Sermons

Summary: A sermon on tithing.

Malachi 3:6-12

“God’s Designated Storehouse”

By: Kenneth Emerson Sauer,

Pastor of Parkview United Methodist Church, Newport News, VA

Although the Mosaic Law remained in effect for 15 centuries, from the time of Moses to the time of Christ’s death at Calvary, the people often ignored, defied, or buried it.

When their spiritual life was low, their giving fell off, and when they were spiritually revived, their giving rose again.

God sent prophets, such as Malachi, to warn them about their backslidings and invite them to return to Him.

With their return, God promised to meet them in reconciliation.

“But you ask, ‘How are we to return?’

Will man rob God? Yet you rob me.

But you ask, ‘How do we rob you?’

In tithes and offerings.”

I want us to ask ourselves this question this morning…and it is only between us and God…

…are we robbing God?

…are we robbing God by failing to bring our tithes and offerings to the designated place at the designated time?…or can we feel confident that we are obeying the Lord?

God has a special place for His children to bring their tithes and offerings.

In the wilderness, the Israelites brought them to the Tabernacle.

Today, the designated place is the local church.

Now, what was once a voluntary custom of contributing tithes and offerings to the Lord, became a requirement under the Mosaic Law.

As Christians today we give our tithes because we are under grace.

And throughout the history of God’s dealing with His people, their willingness to make contributions to His work depended on their relationship with Him.

If they walked in close fellowship with God, they supported His work gladly.

When they rebelled against Him, they withheld their tithes.

What is our relationship like with God?

Charles Swindoll wrote: “We honor God by first giving to Him from our paycheck.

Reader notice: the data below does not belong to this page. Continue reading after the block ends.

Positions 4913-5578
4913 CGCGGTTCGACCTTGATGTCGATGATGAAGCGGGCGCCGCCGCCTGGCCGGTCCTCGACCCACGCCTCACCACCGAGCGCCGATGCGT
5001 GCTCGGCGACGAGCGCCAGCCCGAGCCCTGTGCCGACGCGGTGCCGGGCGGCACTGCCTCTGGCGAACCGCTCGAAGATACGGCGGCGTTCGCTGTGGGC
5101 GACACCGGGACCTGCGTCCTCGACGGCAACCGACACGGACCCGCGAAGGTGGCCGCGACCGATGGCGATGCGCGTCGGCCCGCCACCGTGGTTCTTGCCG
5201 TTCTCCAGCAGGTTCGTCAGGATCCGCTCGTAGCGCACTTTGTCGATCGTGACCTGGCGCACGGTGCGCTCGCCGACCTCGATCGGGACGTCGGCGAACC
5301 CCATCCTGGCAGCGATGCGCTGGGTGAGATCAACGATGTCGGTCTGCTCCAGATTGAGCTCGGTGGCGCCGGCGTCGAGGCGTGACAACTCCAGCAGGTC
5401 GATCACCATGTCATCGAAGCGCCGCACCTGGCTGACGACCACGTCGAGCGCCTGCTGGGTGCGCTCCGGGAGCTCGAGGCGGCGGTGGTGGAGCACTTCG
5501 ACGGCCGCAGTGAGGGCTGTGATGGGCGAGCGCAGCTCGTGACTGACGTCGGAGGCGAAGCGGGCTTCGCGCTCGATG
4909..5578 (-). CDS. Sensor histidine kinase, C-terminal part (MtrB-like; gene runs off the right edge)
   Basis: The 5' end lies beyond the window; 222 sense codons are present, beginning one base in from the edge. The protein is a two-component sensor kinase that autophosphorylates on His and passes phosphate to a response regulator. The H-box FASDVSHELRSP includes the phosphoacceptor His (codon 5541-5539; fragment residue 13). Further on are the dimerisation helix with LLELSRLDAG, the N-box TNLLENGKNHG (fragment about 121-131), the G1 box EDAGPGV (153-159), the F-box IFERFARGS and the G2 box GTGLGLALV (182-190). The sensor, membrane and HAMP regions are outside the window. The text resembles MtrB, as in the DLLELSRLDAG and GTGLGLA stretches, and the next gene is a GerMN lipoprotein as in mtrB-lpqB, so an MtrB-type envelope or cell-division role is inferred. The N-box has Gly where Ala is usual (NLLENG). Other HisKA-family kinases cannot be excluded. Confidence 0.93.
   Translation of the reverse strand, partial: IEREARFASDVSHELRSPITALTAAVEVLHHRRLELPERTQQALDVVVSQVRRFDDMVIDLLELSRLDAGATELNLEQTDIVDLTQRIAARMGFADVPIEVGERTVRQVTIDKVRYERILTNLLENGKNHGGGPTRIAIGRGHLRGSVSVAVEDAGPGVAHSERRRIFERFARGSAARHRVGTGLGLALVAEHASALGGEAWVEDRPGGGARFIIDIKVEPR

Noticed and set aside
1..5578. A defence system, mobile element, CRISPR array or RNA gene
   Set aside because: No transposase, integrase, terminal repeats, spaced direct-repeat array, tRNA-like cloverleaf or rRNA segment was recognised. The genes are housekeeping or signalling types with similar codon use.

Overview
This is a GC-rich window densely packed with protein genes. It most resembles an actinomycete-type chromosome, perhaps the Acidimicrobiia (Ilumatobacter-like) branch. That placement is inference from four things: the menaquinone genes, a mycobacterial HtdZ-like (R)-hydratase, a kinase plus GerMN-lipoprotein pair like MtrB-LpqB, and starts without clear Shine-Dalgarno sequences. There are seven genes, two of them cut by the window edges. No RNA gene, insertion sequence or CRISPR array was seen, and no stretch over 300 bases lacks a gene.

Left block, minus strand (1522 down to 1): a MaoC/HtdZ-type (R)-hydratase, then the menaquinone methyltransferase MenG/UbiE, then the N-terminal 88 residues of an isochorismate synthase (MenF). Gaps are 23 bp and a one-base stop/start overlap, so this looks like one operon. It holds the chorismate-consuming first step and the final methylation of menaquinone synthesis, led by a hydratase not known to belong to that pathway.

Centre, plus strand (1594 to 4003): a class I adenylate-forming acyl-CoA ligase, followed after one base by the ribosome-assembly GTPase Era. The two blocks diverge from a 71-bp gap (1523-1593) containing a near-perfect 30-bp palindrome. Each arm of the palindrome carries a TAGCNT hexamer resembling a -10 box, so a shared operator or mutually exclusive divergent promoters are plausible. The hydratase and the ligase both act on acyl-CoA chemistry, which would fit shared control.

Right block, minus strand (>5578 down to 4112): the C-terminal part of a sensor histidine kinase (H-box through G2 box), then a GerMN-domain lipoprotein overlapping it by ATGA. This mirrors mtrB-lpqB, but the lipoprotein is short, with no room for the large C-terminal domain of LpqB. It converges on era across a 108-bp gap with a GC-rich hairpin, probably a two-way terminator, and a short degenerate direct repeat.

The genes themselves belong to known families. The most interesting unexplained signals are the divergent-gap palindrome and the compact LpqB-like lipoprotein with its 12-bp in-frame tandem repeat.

In doing so, we acknowledge His ownership of everything before we enjoy any of it ourselves. Whatever your income, give a portion to the Lord first. He will be honored and glorified by your trust.”

Robert A. Laidlaw, the New Zealand businessman and famous author, started giving money to the church at the age of 18.

His salary was $3 a week.

Later he promised God he would give 10 percent and would continually increase the amount as his income increased.

At 25 years of age, Laidlaw increased his tithing to 50 percent!

That’s right!

He gave 50 percent of all his earnings back to God.

Nearly 50 years later he reflected, “In spiritual communion and in material things, God has blessed me a hunredfold, and has graciously entrusted to me a stewardship far beyond my expectations when, as a lad of 18, I started to give God a definite portion of my wages.”

As Bill Hybels once said, “The tithe is a wonderful goal but a terrible place to stop.”

Sir John Templeton, chairman of the $15 billion Templeton fund is quoted as saying: “I have watched over 100,000 families over my years of investment counseling. I always saw greater prosperity and happiness among those families who tithed than among those who didn’t.”

The act of giving the substance of our life to God goes back to the beginning of Scripture, and from the outset giving money involved itself with the act of salvation and worship.

“Cain brought some of the fruits of the soil as an offering to the Lord. But Abel brought fat portions from some of the firstborn of his flock. The Lord looked with favor on Abel and his offering, but on Cain and his offering he did not.”

My Old Testament Professor used to joke: “Abel brought the Lord Filet Mignot…

…Cain brought the Lord some old broccoli.”

What are we bringing God?

The outstanding characters in the Bible were givers.

They regularly, proportionately, cheerfully and thankfully brought their offerings to God.

The divine standard for stewardship is faithfulness, and God identifies indifference and slothfulness along with wickedness!

Slothfulness is a bad word in Jesus’ vocabulary and it can even control our destinies.

Christian stewardship reaches to our deepest treasures and resources.

It involves our money or net income.

The Gospel is not “inside stuff”; it is something to be shared.

And in order for it to be shared, we must support our local church…

…so that our outreach ministries can continue and grow…

…so that we can do what God has called us to do…

…Make disciples for Jesus Christ!

It is the challenge of New Testament Christians—even in the 21st Century—to pay tithes of our salaries, or wages, or net income to the building and extension of God’s kingdom through our local church.

Actually, the tithe is not a ceiling; it is a floor.

Tithing means that—as believers—we give one-tenth of our income to the Lord.

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